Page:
And when you borrow heavily to do so, with no hope of paying it back, you get downgraded.
The S&P’s statement read:
We lowered our long-term rating on the U.S. because we believe that the prolonged controversy over raising the statutory debt ceiling and the related fiscal policy debate indicate that further near-term progress containing the growth in public spending, especially on entitlements, or on reaching an agreement on raising revenues is less likely than we previously assumed and will remain a contentious and fitful process. We also believe that the fiscal consolidation plan that Congress and the Administration agreed to this week falls short of the amount that we believe is necessary to stabilize the general government debt burden by the middle of the decade. [emphasis added]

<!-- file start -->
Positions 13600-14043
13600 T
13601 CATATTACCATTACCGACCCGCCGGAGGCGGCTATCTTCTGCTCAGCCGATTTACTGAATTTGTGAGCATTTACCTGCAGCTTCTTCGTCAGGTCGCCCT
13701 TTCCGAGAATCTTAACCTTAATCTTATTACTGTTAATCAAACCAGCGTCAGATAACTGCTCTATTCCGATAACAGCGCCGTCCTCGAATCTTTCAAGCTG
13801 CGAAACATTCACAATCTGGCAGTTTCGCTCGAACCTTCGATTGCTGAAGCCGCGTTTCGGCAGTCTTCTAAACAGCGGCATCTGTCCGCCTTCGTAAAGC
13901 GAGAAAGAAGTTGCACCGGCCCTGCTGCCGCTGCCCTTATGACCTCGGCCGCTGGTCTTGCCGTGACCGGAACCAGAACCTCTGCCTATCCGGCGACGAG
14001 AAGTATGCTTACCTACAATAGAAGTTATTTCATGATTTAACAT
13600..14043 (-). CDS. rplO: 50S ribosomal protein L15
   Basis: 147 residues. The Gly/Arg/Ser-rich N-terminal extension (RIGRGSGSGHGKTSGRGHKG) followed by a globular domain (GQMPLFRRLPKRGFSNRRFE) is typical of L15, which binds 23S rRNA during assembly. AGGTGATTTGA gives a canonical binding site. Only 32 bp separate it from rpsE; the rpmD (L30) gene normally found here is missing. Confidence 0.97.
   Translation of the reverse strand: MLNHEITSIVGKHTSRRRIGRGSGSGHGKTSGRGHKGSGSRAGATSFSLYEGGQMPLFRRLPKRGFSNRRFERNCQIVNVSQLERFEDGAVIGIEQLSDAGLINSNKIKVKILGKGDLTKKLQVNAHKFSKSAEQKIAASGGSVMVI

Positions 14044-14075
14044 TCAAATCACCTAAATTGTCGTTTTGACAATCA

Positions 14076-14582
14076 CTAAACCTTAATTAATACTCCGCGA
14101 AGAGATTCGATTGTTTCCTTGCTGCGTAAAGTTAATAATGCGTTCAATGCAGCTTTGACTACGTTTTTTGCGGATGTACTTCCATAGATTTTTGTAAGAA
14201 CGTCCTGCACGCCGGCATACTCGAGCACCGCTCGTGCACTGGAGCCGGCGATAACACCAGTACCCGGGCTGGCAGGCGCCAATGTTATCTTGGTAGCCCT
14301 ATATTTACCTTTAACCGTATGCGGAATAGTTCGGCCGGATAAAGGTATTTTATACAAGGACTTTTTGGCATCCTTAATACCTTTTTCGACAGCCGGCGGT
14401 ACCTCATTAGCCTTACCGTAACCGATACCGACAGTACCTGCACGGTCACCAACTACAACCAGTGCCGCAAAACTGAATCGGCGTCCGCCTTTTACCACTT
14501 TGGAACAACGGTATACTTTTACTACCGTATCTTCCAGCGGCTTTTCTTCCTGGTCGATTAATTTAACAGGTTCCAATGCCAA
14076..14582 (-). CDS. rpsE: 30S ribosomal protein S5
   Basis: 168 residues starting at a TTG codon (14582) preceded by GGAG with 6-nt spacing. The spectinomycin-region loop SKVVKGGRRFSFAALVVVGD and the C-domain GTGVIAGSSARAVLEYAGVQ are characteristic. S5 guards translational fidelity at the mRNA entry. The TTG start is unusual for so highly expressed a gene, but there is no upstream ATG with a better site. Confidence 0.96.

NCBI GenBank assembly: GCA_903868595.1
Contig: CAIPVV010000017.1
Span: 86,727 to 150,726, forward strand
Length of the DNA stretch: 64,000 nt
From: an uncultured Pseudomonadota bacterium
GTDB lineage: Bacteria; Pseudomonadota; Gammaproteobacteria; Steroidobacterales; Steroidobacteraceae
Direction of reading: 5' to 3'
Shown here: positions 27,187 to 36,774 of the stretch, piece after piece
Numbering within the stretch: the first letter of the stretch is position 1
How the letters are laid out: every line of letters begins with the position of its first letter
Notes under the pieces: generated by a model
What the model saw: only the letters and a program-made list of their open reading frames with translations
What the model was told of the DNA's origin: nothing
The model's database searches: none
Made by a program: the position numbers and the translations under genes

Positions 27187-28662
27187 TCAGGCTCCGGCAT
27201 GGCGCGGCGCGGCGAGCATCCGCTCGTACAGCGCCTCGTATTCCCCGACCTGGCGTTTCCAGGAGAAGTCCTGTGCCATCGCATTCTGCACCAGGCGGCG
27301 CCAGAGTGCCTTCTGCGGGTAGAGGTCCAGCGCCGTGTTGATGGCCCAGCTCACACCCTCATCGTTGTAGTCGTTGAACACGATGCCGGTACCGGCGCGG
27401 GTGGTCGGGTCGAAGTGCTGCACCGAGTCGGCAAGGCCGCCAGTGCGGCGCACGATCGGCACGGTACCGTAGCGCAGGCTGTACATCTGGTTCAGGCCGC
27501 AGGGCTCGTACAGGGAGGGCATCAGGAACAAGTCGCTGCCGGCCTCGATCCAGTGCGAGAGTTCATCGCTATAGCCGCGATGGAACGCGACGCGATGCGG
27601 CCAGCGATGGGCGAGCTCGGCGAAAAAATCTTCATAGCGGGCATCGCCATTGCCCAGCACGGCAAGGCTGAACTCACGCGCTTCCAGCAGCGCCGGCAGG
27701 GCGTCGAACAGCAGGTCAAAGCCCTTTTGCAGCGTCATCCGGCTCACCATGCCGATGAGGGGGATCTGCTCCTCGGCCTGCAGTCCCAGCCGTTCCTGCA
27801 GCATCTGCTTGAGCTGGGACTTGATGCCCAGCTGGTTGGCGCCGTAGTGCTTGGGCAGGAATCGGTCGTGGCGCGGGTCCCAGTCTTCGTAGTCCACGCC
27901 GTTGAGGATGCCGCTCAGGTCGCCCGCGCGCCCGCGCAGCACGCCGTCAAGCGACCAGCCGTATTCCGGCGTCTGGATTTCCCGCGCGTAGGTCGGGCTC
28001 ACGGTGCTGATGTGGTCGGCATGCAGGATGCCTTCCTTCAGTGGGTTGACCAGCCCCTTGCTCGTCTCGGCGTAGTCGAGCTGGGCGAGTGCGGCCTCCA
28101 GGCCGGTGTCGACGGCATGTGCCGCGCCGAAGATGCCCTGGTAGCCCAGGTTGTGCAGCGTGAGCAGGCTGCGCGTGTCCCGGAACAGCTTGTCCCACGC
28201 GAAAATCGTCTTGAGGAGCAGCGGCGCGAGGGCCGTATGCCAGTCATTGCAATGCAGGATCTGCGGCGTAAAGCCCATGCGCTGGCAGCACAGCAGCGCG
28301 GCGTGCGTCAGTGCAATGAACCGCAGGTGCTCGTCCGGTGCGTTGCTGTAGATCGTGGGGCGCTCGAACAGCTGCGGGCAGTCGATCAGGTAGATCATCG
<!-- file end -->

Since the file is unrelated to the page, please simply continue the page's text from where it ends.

No shit, Sherlock.
When the ruling class tries to claim an $8.5 trillion dollar spending increase (over ten years) is a $1 trillion dollar cut (thanks to the miracle of baseline budgeting; after all, if they hadn’t “cut” a trillion bucks, they would have increased spending by $9.5 trillion), it’s patently obvious that those in charge of budgeting have neither the ability nor the inclination to cut (or even freeze) spending.